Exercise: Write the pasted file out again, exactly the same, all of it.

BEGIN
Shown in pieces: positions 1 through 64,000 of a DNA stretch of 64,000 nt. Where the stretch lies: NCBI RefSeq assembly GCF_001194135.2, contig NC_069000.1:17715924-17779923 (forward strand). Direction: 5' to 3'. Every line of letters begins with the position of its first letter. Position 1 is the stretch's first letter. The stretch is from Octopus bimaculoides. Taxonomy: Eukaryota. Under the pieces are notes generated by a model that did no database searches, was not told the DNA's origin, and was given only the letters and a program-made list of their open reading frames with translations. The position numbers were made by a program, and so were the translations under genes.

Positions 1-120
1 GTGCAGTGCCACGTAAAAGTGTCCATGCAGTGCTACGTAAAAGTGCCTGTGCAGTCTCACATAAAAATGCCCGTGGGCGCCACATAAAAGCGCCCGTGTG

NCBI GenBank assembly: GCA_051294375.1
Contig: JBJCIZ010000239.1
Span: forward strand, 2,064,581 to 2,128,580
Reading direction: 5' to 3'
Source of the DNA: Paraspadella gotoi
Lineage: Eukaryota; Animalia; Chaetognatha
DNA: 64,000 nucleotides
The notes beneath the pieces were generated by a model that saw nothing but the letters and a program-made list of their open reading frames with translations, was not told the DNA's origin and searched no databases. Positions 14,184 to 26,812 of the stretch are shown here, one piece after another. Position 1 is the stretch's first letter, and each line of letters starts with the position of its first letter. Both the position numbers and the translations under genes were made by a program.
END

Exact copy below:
Shown in pieces: positions 1 through 64,000 of a DNA stretch of 64,000 nt. Where the stretch lies: NCBI RefSeq assembly GCF_001194135.2, contig NC_069000.1:17715924-17779923 (forward strand). Direction: 5' to 3'. Every line of letters begins with the position of its first letter. Position 1 is the stretch's first letter. The stretch is from Octopus bimaculoides. Taxonomy: Eukaryota. Under the pieces are notes generated by a model that did no database searches, was not told the DNA's origin, and was given only the letters and a program-made list of their open reading frames with translations. The position numbers were made by a program, and so were the translations under genes.

Positions 1-120
1 GTGCAGTGCCACGTAAAAGTGTCCATGCAGTGCTACGTAAAAGTGCCTGTGCAGTCTCACATAAAAATGCCCGTGGGCGCCACATAAAAGCGCCCGTGTG

NCBI GenBank assembly: GCA_051294375.1
Contig: JBJCIZ010000239.1
Span: forward strand, 2,064,581 to 2,128,580
Reading direction: 5' to 3'
Source of the DNA: Paraspadella gotoi
Lineage: Eukaryota; Animalia; Chaetognatha
DNA: 64,000 nucleotides
The notes beneath the pieces were generated by a model that saw nothing but the letters and a program-made list of their open reading frames with translations, was not told the DNA's origin and searched no databases. Positions 14,184 to 26,812 of the stretch are shown here, one piece after another. Position 1 is the stretch's first letter, and each line of letters starts with the position of its first letter. Both the position numbers and the translations under genes were made by a program.